With its world-famous football teams, rejuvenated central district and MediaCityUK, Manchester has proudly announced its credentials to become England’s Second City. The restaurant scene is swiftly catching up, and outstanding venues are opening thick and fast. Here we list Manchester’s 10 best places to eat and drink.
Adam Reid at The French
Why: Since taking over from Simon Rogan, Adam Reid has kept The French at the top of Manchester’s restaurant tree. Though the decor within The Midland’s grand dining room remains opulent, the vibe now feels less formal – but the food continues to impress. Thrilling encounters have ranged from nibbles of tempura-style sprouting broccoli dipped into oozing Tunworth cheese with truffle shavings, to a superb dish of heather-smoked duck and preserved-cherry sauce. An utter joy.
Where: The Midland Hotel, 16 Peter Street, Manchester, M60 2DS
Why: Now with Nathaniel Tofan leading the kitchen, Manchester House combines a thrilling industrial-lite restaurant with an über-glamorous bar/lounge – located 10 floors apart in a reconfigured office block. The menus are enticing: from a great-value, well-executed set lunch to multi-course tasting extravaganzas and genteel afternoon teas. Rich confit duck terrine might kick-off lunch, followed by brined, poached chicken breast with roasted salsify, artichoke purée and aromatic truffle vinegar. A must-visit Manchester destination.
Where: Tower 12, 18-22 Bridge Street, Spinningfields, Manchester, M3 3BZ
Why: Opened by former MasterChef winner Simon Wood in the flourishing First Street development, Wood is a large, welcoming venue. Whether you opt for the fine-dining carte, the good-value set lunch or the tasting menu, the kitchen allows fresh ingredients to shine. Starters such as scallop with gremolata and sardine focus on up-front enjoyment, while hearty main courses include flavoursome grilled pork chop in sweet cider jus. Fancy something casual? Try the lounge menu.
Where: Jack Rosenthal Street, First Street, Manchester, M15 4RA
Why: Occupying a 19th-floor rooftop, 20 Stories is the first Manchester project from D&D London. The glamorous restaurant and casual grill offer distinct menus, with a cocktail bar and roof terrace boasting 360-degree views. Luxury ingredients feature on the restaurant menu where squab pigeon with cherries might precede John Dory with foamy langoustine velouté. In the grill section, everyday favourites such as cottage pie hold sway. A stunning venue, with service to match.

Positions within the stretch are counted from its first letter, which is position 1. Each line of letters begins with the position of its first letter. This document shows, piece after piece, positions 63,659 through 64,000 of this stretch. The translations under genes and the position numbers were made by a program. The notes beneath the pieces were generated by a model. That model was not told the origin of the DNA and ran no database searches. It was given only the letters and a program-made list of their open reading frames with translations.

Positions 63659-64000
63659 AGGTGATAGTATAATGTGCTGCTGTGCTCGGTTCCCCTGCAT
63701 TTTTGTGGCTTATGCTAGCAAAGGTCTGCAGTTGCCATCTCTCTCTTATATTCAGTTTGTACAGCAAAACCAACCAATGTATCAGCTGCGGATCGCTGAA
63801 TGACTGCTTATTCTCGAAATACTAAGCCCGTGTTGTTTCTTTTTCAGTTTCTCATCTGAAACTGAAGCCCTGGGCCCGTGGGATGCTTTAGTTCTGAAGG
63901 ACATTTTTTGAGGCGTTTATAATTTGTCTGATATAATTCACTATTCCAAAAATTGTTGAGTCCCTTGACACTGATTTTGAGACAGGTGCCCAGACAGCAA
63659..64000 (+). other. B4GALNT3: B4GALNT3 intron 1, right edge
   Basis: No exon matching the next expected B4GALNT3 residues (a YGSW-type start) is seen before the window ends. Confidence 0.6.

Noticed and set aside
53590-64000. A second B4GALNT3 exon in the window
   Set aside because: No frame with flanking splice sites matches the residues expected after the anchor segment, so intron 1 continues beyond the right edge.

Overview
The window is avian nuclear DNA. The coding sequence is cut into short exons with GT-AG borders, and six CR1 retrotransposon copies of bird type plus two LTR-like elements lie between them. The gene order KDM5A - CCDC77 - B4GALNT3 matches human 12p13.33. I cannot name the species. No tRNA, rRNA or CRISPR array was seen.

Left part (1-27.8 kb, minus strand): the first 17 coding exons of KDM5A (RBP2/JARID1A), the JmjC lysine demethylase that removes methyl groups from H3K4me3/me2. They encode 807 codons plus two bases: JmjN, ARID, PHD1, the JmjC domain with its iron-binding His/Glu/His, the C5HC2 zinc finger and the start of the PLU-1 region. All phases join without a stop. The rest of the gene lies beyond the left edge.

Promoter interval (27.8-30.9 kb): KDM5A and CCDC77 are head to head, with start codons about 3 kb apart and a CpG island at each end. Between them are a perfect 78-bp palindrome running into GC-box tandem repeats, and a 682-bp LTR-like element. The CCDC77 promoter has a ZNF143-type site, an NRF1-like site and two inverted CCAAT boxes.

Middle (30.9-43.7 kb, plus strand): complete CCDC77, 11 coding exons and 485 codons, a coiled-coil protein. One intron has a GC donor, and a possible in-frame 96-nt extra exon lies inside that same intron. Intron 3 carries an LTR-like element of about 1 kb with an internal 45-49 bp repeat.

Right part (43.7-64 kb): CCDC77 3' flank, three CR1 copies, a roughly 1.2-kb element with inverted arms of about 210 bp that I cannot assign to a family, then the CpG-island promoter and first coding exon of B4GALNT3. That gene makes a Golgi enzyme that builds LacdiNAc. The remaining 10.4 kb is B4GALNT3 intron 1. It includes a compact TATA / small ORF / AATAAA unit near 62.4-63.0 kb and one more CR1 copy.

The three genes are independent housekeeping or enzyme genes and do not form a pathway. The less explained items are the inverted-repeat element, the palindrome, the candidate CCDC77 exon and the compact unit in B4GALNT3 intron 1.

Where: No.1 Spinningfields, 1 Hardman Square, Manchester, M3 3EB
Why: You know the Hawksmoor drill: great steaks, banging cocktails and the epic dessert that mustn’t be called a giant Ferrero Rocher. The dining space is in several cosy sections thanks to the layout of the old courthouse. A separate bar is ideal for pre-prandial sips. To eat, start with gooey bone marrow or plump scallops with tarragon and garlic. Friendly staff then explain the steak cuts; if you’re hungry choose the 1kg chateaubriand.
Where: 184-186 Deansgate, Manchester, M3 3WB
El Gato Negro
Why: Chef-patron Simon Shaw has relaunched this stylish tapas bar-restaurant in a historic three-storey building, where floor-to-ceiling windows and an open kitchen grace the first-floor dining room. Here you’re treated to top-flight charcuterie, cheeses and a cavalcade of flawless plates: ‘hot and cold’ sugar-cured mackerel with salt-baked celeriac and grapefruit salad, say, or onglet steaks from the Josper. Make sure to visit the Black Cat upstairs, a beautiful cocktail bar with a retractable roof.
Where: 52 King Street, Manchester, M2 4LY
Why: The Didsbury bistro of barnstorming chef Gary Usher has a relaxed, homely feel. It’s a convivial place for sampling the confident, concise menu – perhaps starting with char-grilled duck hearts with green sauce and brioche. Pan-roasted lamb rump with braised celery and pearl barley might follow, though vegetarians do well too (char-grilled Tenderstem broccoli with swede and walnut vinaigrette, say). Superb-value lunch and early-evening offers also attract locals. An exemplary neighbourhood destination.
Where: 1c School Lane, Manchester, M20 6RD
Where the Light Gets In
Why: Ex-L’Enclume chef Sam Buckley’s curiously named gaff is a bright, loft-style space with views across the rooftops. There’s no regular menu; instead, diners are offered various small plates inspired by what has been foraged, fermented and butchered. Thrilling combinations abound: delicate langoustine carpaccio with rose, plum and lavender, for instance; or slowly roasted pigeon breast and leg accompanied by sweet salt and nutty morels. Electrifying cooking – and a revelation for Stockport.
Where: 7 Rostron Brow, Stockport, SK1 1JY
Why: Indian street-food specialists Bundobust have ventured across The Pennines to open this spacious Piccadilly branch. Inside, seating is at booths or canteen-style. The menu of snacks and sharing plates is equally informal, and entirely vegetarian: the likes of okra fries seasoned with black salt and mango powder, or a special of pav bhaji (a robust veg curry). To drink, 14 keg beers appear alongside two cask lines showcasing local brewers.
Where: 61 Piccadilly, Manchester, M1 2AQ
The Rabbit in the Moon
Why: Housed in Manchester’s famous Urbis building, The Rabbit is a notably classy joint with Michael O’Hare running the kitchen. A revamp has left it brighter and lighter: a fitting space for O’Hare’s technically impressive, Asian-inspired tasting menu. Highlights include mini bao buns stuffed with smoked eel, oyster sauce and avocado; and plump scallops atop crispy duck tongues with rich XO sauce. An elegant, impressive and, above all fun, dining experience.
Where: Urbis building, Cathedral Gardens, Todd Street, Manchester, M4 3BG